In the continuing study of the life of King David, we are now at the point described in I Samuel 23. David continues to avoid capture by King Saul but even in his time of hiding, his thoughts are with his people.
In chapter 23 of I Samuel we learn that the Philistines were attacking the Israeli town of Keilah. When David hears about it, he is conflicted. Should he take the men who’ve gathered around him and go defend his fellow Israelites who lived in Keilah? Or should he remain hidden?
His heart tells him what to do: he finds a quiet place in the cave and seeks the LORD’s guidance. God’s answer is recorded for us: ‘The LORD answered him, Go attack the Philistines and save Keilah.’ I Sam. 23:2
When he relays his decision to his ragtag army, they are hesitant. ‘Here in Judah we are afraid. How much more if we go to Keilah against the Philistine forces?’ they said. I Samuel 23:3
David’s response to their fear is to turn back to the Lord Who repeats His directive that they should go defend Keilah. Apparently the men are emboldened by God’s confirming word and they go. Their efforts are successful and Keilah is saved. I Sam. 23:4-6
What David does in this instance gives us pause. There’s an important lesson to be learned. Notice that he does not rebuke his men for ‘doubting’ that he had heard from the LORD. Instead, he goes back and inquires of the LORD again. Significantly, God does not rebuke David for asking a second time, nor does He show any displeasure towards the men either. After all, this mission was life threatening to all of them. It was no small thing.
There is a difference between doubting God and doubting whether we have heard Him correctly! It is one thing to hear what God says about a situation or issue in our lives and quite another to comprehend not only what God is saying but when and how we are to implement what He is saying.
David did not seek God a second time because he doubted what God had said. He did so to confirm to himself and to his men that he had understood correctly and NOW was the time to move out. You see, to hesitate to obey God when His directive to us is clear constitutes disobedience. However to seek confirmation – particularly in serious and or life/changing matters – is not only wise but it is also biblical for the scriptures say that in the mouth of two or three witnesses shall anything be established.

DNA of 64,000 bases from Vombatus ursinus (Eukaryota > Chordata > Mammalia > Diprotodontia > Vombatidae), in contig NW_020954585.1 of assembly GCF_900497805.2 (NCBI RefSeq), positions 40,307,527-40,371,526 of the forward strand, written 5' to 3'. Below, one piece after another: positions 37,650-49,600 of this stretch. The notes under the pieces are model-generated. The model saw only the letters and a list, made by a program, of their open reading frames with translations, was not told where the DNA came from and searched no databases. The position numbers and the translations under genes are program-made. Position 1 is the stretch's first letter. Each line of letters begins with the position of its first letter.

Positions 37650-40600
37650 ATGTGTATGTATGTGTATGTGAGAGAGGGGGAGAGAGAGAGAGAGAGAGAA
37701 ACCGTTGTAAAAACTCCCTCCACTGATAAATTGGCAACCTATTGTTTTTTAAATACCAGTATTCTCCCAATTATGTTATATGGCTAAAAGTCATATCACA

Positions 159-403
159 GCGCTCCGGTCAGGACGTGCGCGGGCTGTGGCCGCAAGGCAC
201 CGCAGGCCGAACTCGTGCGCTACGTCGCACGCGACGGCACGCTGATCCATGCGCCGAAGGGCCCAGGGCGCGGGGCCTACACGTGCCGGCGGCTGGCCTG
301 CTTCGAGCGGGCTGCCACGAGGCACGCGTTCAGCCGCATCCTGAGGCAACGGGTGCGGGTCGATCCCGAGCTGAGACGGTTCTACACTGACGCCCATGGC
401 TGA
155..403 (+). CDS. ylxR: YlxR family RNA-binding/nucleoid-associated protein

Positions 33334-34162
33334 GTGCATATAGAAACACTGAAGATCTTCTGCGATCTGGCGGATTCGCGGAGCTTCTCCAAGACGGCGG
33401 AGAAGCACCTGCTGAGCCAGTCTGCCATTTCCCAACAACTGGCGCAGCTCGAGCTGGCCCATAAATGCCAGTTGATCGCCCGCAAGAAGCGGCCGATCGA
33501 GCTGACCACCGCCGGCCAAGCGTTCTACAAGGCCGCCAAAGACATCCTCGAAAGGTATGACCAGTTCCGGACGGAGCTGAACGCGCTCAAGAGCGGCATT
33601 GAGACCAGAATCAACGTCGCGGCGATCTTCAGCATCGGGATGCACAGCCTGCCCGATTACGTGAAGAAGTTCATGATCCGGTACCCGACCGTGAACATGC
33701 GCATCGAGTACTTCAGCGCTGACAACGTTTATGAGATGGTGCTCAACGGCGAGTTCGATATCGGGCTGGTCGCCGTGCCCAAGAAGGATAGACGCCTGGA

David followed this pattern not just once but twice. When King Saul heard that David had successfully defended the city and overcome the Philistines, he mustered his forces, thinking that at last he would capture David by invading Keilah. When David heard that Saul was coming his way, he sought the LORD again, posing two specific questions to Him. David wanted to know whether Saul was in fact coming with the express intent to kill him and would the people of Keilah, whom he had just saved, repay the favor and protect him?
God answered straightaway. Yes, Saul was breathing murder against David. No, the people of Keilah would not protect him. So David and his men quickly fled into the desert.
Saul did reach Keilah and was frustrated that David had escaped. But Saul’s son, Jonathan – David’s best friend – went looking for David, albeit clandestinely, and finding him at Horesh, encouraged him greatly with these words:
Jonathan went to David at Horesh and helped him find strength in God. ‘Don’t be afraid, ‘ he said. ‘My father Saul will not lay a hand on you. You will be king over Israel and I will be second to you. Even my father Saul knows this.’ The two of them made a covenant before the LORD. Then Jonathan went home but David remained at Horesh. I Sam. 23:16-18
What a precious example of the power of true friendship. At the risk of his father’s displeasure, Jonathan searches and finds his beloved friend for the purpose of encouraging him and reconfirming God’s call upon his life. Notice that Jonathan helped David find strength in God; he pointed his friend’s attention back to the only real source of strength, the Holy One of Israel. And he affirmed his own loyalty to God’s Word and to David, his friend.
One of the greatest gifts we can give to our friends is precisely this: encourage their faith and confidence in God and re-affirm our loyalty to them no matter what they are going through. It is also the greatest gift we can receive from our friends.
David was smarting from the pain of betrayal by the people whose lives he had just saved. But when his best friend showed up, pointed him back to God and to His call on David’s life, as well as assuring him of his own undivided loyalty to David, what an incredible comfort that must have been.
Friendship is a wonderful gift and anyone who has even two or three intimate friends in life is abundantly blessed. Today, take a moment to thank God for the good friends He has given you, let them know what they mean to you and commit to be the kind of friend who always points others to the LORD by word and example.